RU­BIO ON RUS­SIAN CY­BER FIRM

The Washington Times Daily - - WORLD - Con­tact Bill Gertz on Twit­ter via @Bil­lGertz.

Sen. Marco Ru­bio ques­tioned key cy­berse­cu­rity of­fi­cials, in­clud­ing the former di­rec­tor of the Na­tional Se­cu­rity Agency, about the use of Rus­sian se­cu­rity soft­ware that has been linked to the Rus­sian se­cu­rity ser­vices.

The Florida Repub­li­can dis­closed dur­ing a re­cent hear­ing of the Se­nate Select Com­mit­tee

on In­tel­li­gence that mem­bers of his pres­i­den­tial pri­mary cam­paign last year had been tar­geted in cy­ber­at­tacks from uniden­ti­fied hack­ers in Rus­sia. Com­put­ers used by Ru­bio aides were at­tacked by Rus­sian hack­ers be­gin­ning in July in an un­suc­cess­ful at­tempt to gain ac­cess to in­ter­nal cam­paign doc­u­ments.

The se­na­tor then an­nounced to the com­mit­tee that on March 29 an­other un­suc­cess­ful Rus­sian cy­ber­at­tack was car­ried out against his former pres­i­den­tial cam­paign mem­bers.

Mr. Ru­bio then asked three cy­berse­cu­rity ex­perts tes­ti­fy­ing be­fore the com­mit­tee if they would use cy­berse­cu­rity soft­ware pro­duced by the Rus­si­abased com­pany known as Kasper­sky Lab, and if they would rec­om­mend that sen­a­tors use the com­pany’s prod­ucts.

“There have been open-source re­ports which I can cite from that ba­si­cally say the Kasper­sky Lab has a long his­tory con­nect­ing them to the KGB suc­ces­sor, the Rus­sian se­cu­rity ser­vices,” Mr. Ru­bio said.

Would the ex­perts use Kasper­sky Lab se­cu­rity prod­ucts and should sen­a­tors use the Rus­sian soft­ware? the se­na­tor asked.

“I’ll an­swer by no, I wouldn’t,” said re­tired Gen. Keith Alexan­der, former di­rec­tor of the NSA, “and I wouldn’t rec­om­mend that you do it ei­ther. There are bet­ter ca­pa­bil­i­ties here that you can use.”

Gen. Alexan­der said other U.S. se­cu­rity firms are more ca­pa­ble of deal­ing with cy­berthreats and would be bet­ter at block­ing those threats than Kasper­sky.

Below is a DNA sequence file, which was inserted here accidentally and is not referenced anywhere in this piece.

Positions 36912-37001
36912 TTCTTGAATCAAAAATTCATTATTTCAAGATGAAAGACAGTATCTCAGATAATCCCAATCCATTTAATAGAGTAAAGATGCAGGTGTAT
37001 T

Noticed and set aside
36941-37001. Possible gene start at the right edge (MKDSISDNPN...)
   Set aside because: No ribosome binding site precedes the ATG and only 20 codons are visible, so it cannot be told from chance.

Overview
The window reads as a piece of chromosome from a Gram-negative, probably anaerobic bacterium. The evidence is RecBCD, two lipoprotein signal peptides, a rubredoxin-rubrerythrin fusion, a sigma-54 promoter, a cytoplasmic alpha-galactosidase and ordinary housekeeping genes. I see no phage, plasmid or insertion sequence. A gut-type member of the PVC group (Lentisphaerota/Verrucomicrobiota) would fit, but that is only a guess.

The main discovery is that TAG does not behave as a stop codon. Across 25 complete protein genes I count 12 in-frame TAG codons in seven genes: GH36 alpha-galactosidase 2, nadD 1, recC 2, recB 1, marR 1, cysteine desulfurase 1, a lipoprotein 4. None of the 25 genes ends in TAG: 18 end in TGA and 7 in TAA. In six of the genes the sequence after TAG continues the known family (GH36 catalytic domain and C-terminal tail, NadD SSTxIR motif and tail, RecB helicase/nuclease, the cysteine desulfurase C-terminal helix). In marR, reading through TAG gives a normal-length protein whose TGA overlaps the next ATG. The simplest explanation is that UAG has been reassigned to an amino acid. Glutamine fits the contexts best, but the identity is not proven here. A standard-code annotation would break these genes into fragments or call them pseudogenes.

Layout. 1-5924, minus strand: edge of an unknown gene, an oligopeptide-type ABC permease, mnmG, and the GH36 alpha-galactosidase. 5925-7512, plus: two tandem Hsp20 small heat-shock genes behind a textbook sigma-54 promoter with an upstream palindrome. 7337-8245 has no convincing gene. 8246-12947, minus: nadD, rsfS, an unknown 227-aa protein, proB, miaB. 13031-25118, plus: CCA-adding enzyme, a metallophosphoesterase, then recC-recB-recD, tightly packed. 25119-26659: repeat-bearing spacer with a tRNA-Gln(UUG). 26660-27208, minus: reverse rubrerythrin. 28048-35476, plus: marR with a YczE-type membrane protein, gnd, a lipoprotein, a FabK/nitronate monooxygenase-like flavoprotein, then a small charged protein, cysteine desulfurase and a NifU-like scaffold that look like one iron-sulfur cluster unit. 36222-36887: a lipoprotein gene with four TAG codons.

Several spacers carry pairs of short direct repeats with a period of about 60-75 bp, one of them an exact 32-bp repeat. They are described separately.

Kevin Man­dia, CEO of the cy­berse­cu­rity firm FireEye was more cir­cum­spect.

“I think the way I’d ad­dress that is gen­er­ally peo­ple’s prod­ucts are bet­ter based on where they’re most lo­cated and what at­tacks they de­fend against,” Mr. Man­dia said.

“My an­swer in­di­rectly would be there would be bet­ter soft­ware prob­a­bly avail­able to you than Kasper­sky to de­fend you here,” he added.

Thomas Rid, pro­fes­sor of se­cu­rity stud­ies at King’s Col­lege, Lon­don, said he had no qualms about us­ing Kasper­sky prod­ucts but rec­om­mended us­ing com­pet­ing se­cu­rity soft­ware in ad­di­tion.

“A bit of a re­dun­dancy never harms, but it’s im­por­tant to say that Kasper­sky is not an arm of the Rus­sian gov­ern­ment,” Mr. Rid said.

Mr. Rid said he be­lieves Kasper­sky does not pose cy­berse­cu­rity threats be­cause it has pub­li­cized in­for­ma­tion about Rus­sian cy­ber­in­tru­sion cam­paigns and dig­i­tal es­pi­onage op­er­a­tions.

“Name any Amer­i­can com­pany that pub­lishes in­for­ma­tion about Amer­i­can dig­i­tal es­pi­onage,” he said.

U.S. se­cu­rity and in­tel­li­gence agen­cies have warned against us­ing Kasper­sky soft­ware for gov­ern­ment com­put­ers and net­works.

In par­tic­u­lar, the Pentagon’s De­fense In­tel­li­gence Agency warned in March 2016 that the Rus­sian com­pany was plan­ning to sell se­cu­rity soft­ware to Amer­i­can com­pa­nies in charge of crit­i­cal in­fra­struc­ture that the in­tel­li­gence ser­vice warned could be used by the Krem­lin to gain ac­cess to in­dus­trial con­trol sys­tems. The DIA warned that use of the se­cu­rity soft­ware would weaken se­cu­rity for U.S. in­dus­trial con­trol sys­tems and so-called su­per­vi­sory con­trol and data ac­qui­si­tion soft­ware, or SCADA sys­tems.

Kasper­sky Lab has de­nied that use of its se­cu­rity prod­ucts would weaken in­fra­struc­ture con­trol cy­berse­cu­rity: “The al­leged claims are mer­it­less as Kasper­sky Lab’s prod­ucts and so­lu­tions are de­signed to pro­tect against cy­ber­crim­i­nals and ma­li­cious threat ac­tors, not en­able at­tacks against any or­ga­ni­za­tion or en­tity,” the com­pany said in a state­ment.

“We are not de­vel­op­ing any of­fen­sive tech­niques and have never helped, or will help, any gov­ern­ment in the world in their of­fen­sive ef­forts in cy­berspace,” the com­pany added.

Ru­bio

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